Penny Ayn Maas has assembled a group of committed professionals and has directed them at a lightning-fast pace, keeping this tale of murder and greed light and very enjoyable. Her choreography stays organic to the space and the music and emphasizes the fun that is apparent in each minute of this production (I especially enjoyed the number involving ice skating). The music and lyrics by Steven Lutvak (with book and lyrics by Robert L. Freedman) provide a tuneful and playful touch to the evening, and the cast’s execution of the songs and the script make for a wonderful time.

Anchoring the show is Andrew Keeler as Montague D’Ysquith Navarro. He is a natural on stage. We follow his character as he credibly evolves from an earnest, penniless young man to a person obsessed with getting everything to which he feels he is entitled, no matter the cost. Mr. Keeler is mesmerizing to watch. With his strong singing voice and excellent timing, he masters both the comic and the passionate sides of this character (his rendering of the song, “Sibella” and his interaction with cast-mate Laura Lyman Payne is the romantic high-point of the evening). He makes us root for Monty, this man who is killing his way up the economic food chain, and that is evidence of Mr. Keeler’s talent and charisma. He is a gifted actor.

Also gifted is the aforementioned Randy Pearlman as the entire D’Ysquith family. If the phrase ‘tour de force performance ever meant anything, it must apply here. Mr. Pearlman is having so much fun moving from character to character. Old or young, male or female, it doesn’t matter. Mr. Pearlman can play them all and make each one distinct and memorable. And he takes full advantage of the songs he sings and delightfully brings out the nuance and humor of the lyrics. (His work on “I Don’t Understand the Poor” is especially enjoyable) Thank you, Mr. Pearlman.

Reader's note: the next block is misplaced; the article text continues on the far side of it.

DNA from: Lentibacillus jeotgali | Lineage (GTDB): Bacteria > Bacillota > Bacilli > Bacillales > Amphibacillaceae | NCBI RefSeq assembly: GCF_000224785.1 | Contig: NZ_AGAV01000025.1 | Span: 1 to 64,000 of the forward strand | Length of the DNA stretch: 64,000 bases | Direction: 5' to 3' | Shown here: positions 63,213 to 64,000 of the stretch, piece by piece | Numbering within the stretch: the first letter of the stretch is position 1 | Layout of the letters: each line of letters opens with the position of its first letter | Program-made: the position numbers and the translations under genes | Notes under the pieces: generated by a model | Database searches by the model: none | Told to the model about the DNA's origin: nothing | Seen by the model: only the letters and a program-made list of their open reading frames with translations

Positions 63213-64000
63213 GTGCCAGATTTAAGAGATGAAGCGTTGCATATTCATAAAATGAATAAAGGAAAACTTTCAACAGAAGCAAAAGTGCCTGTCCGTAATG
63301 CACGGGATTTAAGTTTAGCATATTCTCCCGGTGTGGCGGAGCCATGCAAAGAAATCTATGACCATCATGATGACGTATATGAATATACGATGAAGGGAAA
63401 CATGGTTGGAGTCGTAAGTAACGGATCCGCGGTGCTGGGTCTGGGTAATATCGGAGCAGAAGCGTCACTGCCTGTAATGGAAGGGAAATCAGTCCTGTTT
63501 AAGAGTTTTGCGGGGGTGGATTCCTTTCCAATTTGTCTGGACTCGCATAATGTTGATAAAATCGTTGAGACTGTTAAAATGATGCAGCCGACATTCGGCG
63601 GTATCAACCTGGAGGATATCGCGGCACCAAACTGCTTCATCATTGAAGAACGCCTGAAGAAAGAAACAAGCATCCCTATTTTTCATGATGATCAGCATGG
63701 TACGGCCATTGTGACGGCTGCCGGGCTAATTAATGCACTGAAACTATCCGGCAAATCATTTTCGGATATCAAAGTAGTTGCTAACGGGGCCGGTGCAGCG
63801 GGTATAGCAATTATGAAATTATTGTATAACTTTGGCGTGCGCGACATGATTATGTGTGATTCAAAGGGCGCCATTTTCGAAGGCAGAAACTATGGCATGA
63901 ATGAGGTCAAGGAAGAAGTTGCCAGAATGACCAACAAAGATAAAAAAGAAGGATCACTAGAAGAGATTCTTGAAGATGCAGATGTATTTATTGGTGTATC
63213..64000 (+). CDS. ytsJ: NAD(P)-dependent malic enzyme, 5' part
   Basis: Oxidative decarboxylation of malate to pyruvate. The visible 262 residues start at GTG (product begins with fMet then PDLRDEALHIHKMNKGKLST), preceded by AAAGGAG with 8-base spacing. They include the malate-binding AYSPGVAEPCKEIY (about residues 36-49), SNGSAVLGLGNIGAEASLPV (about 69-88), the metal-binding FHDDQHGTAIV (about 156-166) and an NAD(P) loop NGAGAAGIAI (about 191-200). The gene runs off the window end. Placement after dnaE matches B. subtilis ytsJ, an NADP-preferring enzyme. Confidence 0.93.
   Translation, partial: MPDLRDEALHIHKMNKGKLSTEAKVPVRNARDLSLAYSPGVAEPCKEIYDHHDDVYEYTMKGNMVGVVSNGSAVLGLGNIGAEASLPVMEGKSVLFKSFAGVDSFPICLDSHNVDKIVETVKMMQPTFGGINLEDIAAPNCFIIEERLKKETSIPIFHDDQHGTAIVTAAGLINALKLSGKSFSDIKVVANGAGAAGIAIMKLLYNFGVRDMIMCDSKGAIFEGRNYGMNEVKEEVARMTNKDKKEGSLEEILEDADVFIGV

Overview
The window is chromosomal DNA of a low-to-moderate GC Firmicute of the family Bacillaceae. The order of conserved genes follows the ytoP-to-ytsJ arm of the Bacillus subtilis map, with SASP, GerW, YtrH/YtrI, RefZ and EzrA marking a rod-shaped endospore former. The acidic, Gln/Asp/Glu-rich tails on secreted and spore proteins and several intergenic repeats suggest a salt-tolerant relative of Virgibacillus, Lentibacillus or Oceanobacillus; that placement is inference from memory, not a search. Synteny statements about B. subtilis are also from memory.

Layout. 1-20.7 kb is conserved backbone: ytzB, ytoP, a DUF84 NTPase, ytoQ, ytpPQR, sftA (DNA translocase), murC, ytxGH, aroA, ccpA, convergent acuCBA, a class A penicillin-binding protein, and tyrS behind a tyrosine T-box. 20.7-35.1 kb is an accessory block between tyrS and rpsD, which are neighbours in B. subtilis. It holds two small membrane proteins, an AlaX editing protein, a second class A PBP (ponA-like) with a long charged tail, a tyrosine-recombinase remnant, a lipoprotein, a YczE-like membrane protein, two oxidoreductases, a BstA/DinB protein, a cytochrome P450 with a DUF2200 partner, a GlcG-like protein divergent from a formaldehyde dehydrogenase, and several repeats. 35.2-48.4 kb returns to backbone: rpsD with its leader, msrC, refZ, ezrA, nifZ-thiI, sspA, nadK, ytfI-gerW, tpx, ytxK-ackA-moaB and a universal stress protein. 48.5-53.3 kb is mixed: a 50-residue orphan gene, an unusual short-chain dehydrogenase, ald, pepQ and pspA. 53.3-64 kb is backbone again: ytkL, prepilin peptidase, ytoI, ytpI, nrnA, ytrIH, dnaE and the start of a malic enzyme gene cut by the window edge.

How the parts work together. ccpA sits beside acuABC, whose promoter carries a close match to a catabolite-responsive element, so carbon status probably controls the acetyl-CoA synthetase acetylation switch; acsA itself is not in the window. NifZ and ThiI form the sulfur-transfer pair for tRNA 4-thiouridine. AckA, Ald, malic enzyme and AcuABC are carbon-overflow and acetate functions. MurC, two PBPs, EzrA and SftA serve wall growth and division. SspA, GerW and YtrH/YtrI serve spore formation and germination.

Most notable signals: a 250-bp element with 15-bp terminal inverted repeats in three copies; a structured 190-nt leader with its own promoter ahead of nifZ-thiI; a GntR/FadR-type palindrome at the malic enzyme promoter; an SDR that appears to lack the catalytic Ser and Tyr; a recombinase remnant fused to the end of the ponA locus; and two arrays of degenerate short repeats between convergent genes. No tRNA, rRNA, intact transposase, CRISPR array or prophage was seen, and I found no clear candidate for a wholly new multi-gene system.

Laura Lyman Payne is extremely appealing as Sibella Hallward. She shows the character’s contradictory nature with immense talent. Her singing is spot-on, and it is impossible to not notice her on stage. Another skillful singer is Alison Whitehurst, portraying the beautiful and willful Phoebe D’Ysquith (fortunately, she is not in the line of inheritance and, therefore, suitable as a bride for Monty). Ms. Whitehurst has total command of her voice (some of the notes she hits in the song, “I’ve Decided to Marry You,” are jaw-dropping) and she gives Phoebe both an air of innocence and a spine of pure steel. I hope to see Ms. Payne and Ms. Whitehurst again in other performances soon.

And I must applaud the work of all of those in the ensemble. Individually, each had many opportunities to shine. Together, they were the glue that held this wonderful show together. So, thanks go to Sarah Caldwell, Megan A. Liles, Mary Kim, Anthony J. Ortega, Nick Moore, and D’Mariel Jones. You were such an important part of the great show I saw.

Well, that is it. Water Tower has produced a show that is a splendid night out at the theatre. To close, I will echo what the chorus urges the audience to do at the beginning of the play but change the intent. I implore you, ‘For God’s Sake, Go!’

Water Tower Theatre on the Terry Martin Main Stage
July 20 – July 31, 2022
Wednesday – Thursday – 7:30PM
Friday – Saturday – 8:00PM
Saturday – Sunday – 2:00PM
15650 Addison Rd, Addison, TX 75001
For tickets and more information call 972-450-6232